On this episode of the NeuroOp Guru video blog, Andy Lee, MD, and Drew Carey, MD, discuss the use of fluoxetine in patients with visual field loss after suffering a stroke.
Editor's note - This transcript has been edited for clarity.
Hello, and welcome again to another edition of the NeuroOp Guru. I'm very happy to have my good friend and colleague Drew Carey from Johns Hopkins with us. Hey, Drew,
And today we're going to be talking about a new hope for visual field loss from stroke, in a pilot randomized control trial. And so Drew, maybe you could just give us a little bit [of] background on how they decided to use fluoxetine, and then we can dive right into the data.
That is a great question, Andy. You know, I think for a long time, we see patients who have visual field loss from occipital strokes and some people get better and some people don't, and we're not really great at predicting that. And animal models suggest that, you know, there's maybe different pathways, biochemical pathways, we could use to help harness this. And there's been some animal models looking at selective serotonin reuptake inhibitors [SSRI] for post-stroke recovery in different neurologic domains. That's what they were hoping would be a mechanism in this pathway, so they decided to use fluoxetine. Which is you know, a generic medication that has been around for a while with a really good safety profile. It's commonly used in patients with post-stroke depression. So they thought it would be a safe option for trying for this trial.
So they were actually looking at a hard endpoint hemangiomas visual field loss from occipital stroke. And they repeated the field just to make sure that it really was stable, and then they did it again as the outcome measure and did it work?
That's a great question. Yeah. So patients were randomized, they had to be randomized within 10 days of visual field loss. And some got placebo and some got fluoxetine, and they did repeat the visual field test at 6 months. And you know, it was really small study, they had 17 patients included. Eight were randomized to fluoxetine, 9 were randomized to placebo, there was some loss to follow up or withdrawal. So they only ended up with 12 patients, 5 on the fluoxetine, and 7 in the placebo group. They did see like we see in our regular patients that some people got better and some people didn't. And because of the small numbers, it was hard to draw a really strong conclusion primary endpoint, they did not see a difference. There was a little bit of a trend towards more improvement with fluoxetine. And then they did a secondary analysis for patients who had complete resolution of their visual field defect, and that was higher in the fluoxetine group. But again, really small numbers.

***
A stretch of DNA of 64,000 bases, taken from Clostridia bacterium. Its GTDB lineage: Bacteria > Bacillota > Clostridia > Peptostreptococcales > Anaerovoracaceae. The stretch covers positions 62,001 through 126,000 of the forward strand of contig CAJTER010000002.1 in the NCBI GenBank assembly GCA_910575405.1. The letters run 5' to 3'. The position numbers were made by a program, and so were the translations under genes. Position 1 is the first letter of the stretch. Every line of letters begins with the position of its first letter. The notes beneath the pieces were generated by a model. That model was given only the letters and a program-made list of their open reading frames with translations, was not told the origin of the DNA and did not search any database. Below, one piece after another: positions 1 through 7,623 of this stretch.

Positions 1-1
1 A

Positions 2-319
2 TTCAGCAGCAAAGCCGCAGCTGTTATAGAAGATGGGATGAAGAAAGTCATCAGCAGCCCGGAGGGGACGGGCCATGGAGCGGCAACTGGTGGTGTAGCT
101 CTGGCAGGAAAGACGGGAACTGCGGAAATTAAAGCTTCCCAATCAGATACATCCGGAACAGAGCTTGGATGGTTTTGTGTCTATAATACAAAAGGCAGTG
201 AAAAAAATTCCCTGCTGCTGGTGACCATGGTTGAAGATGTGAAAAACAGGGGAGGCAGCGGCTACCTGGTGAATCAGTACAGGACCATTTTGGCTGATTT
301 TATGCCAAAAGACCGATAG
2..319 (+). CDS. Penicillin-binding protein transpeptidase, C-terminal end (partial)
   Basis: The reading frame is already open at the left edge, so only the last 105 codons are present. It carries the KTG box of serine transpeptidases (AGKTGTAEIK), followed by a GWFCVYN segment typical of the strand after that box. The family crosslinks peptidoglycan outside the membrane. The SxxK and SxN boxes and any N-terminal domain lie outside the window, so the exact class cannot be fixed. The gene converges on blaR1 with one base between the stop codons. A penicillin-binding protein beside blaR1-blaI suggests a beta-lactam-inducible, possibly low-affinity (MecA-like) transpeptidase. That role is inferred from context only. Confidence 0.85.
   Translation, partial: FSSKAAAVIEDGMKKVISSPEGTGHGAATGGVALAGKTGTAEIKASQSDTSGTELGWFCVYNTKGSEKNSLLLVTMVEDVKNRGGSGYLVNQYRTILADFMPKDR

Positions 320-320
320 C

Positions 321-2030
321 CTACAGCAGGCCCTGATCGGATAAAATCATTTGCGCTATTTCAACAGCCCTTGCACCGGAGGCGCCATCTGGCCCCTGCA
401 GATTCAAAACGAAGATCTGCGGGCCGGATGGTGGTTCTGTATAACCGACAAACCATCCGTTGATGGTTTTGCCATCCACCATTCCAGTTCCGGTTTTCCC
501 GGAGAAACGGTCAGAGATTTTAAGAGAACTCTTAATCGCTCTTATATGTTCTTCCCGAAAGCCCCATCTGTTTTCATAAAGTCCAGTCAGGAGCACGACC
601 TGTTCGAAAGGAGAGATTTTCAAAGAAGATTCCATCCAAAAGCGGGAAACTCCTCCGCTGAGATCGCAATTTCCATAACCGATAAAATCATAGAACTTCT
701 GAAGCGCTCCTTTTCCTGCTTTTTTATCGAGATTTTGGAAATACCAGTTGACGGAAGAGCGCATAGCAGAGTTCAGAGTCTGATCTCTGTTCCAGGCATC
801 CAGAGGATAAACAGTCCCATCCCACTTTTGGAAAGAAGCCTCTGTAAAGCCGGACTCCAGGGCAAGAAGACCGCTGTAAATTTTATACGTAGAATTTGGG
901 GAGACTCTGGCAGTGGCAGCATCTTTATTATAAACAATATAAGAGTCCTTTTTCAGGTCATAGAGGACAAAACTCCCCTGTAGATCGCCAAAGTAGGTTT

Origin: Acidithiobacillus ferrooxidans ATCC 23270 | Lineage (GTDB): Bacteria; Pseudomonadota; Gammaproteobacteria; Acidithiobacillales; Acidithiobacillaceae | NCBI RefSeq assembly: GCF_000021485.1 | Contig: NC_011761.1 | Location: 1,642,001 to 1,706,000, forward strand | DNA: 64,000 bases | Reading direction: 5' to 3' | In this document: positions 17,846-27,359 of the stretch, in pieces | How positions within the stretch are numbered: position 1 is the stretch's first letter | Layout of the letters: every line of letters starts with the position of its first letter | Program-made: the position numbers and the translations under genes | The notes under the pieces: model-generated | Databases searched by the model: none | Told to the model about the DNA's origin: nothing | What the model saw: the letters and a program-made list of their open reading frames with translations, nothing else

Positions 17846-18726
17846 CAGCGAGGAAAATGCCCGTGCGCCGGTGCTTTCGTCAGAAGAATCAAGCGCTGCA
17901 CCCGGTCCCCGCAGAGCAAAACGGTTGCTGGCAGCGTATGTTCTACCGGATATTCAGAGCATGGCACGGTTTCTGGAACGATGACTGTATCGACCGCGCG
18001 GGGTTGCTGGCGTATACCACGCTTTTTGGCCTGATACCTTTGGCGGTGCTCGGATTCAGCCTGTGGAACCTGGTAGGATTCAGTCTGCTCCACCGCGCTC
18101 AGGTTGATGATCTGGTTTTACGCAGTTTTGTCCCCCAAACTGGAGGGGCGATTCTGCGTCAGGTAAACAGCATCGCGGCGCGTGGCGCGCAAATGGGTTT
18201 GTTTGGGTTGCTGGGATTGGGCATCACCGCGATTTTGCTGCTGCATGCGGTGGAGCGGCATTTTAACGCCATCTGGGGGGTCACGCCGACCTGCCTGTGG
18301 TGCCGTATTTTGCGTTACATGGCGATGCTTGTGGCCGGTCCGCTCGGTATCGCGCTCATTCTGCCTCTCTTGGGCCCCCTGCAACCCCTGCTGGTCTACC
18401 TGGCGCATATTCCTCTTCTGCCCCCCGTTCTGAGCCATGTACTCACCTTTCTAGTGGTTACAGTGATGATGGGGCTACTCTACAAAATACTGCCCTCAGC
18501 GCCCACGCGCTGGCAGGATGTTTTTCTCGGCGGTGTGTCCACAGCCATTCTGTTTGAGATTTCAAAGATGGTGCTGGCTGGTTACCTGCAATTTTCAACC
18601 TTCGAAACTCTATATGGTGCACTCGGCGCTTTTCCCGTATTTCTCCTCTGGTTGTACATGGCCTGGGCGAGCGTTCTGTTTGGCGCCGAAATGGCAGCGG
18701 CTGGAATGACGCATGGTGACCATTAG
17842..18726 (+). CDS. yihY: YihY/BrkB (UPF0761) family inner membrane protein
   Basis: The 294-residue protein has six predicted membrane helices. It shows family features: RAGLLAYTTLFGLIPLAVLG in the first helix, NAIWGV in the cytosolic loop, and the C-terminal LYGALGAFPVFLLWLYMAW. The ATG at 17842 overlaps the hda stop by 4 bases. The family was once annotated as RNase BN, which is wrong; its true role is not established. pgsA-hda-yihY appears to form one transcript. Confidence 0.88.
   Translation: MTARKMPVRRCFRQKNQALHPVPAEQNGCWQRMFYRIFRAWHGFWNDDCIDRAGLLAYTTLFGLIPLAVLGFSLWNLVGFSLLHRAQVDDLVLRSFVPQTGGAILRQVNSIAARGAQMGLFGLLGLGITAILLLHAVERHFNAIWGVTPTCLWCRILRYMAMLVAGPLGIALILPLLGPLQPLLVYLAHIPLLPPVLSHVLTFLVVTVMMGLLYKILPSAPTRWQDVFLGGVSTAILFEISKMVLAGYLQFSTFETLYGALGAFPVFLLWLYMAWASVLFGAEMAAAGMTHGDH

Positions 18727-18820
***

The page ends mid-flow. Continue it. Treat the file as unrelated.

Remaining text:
What should our audience take away from this? Is it a success or a failure? Or stay tuned to this channel?
That's the most important question. Right? I think the most important take home point is that there's potential, and we definitely need some more research, larger cohorts. We would need to make sure the visual fields are comparable between the two groups, and the lesions of the occipital strokes are comparable between the two groups, because we don't want to have any common founders. You know, is this primary, occipital, you know, primary visual cortex? Was it more peripheral? You know, was there hemorrhagic involvement, and maybe that's why some patients got better and other patients didn't. But I think this is the first thing we've seen where it looks like there might be something we could offer our patients and we will look forward to further trials.
And do you think It's because they just were less depressed and they did the field better?
Well, we do worry about depression on our visual field, but not that kind of depression. So um, you know, I don't know the underlying mechanism and I think that would be difficult to say for certain we don't want to go in and biopsy these patients, occipital lobes to see the structural change that occurred. But, you know, we're hopeful that in this field of neuroplasticity, that there are things that are modifiable, and patients learn to rewire other parts of their brain after stroke, right? They recover from their hemiplegias, they can have improvement in auditory processing domains. So why not vision? You know, I think that's the hope.
Well, as fascinating as always, Drew and I thank you for participating. That concludes yet another edition of the NeuroOp Guru.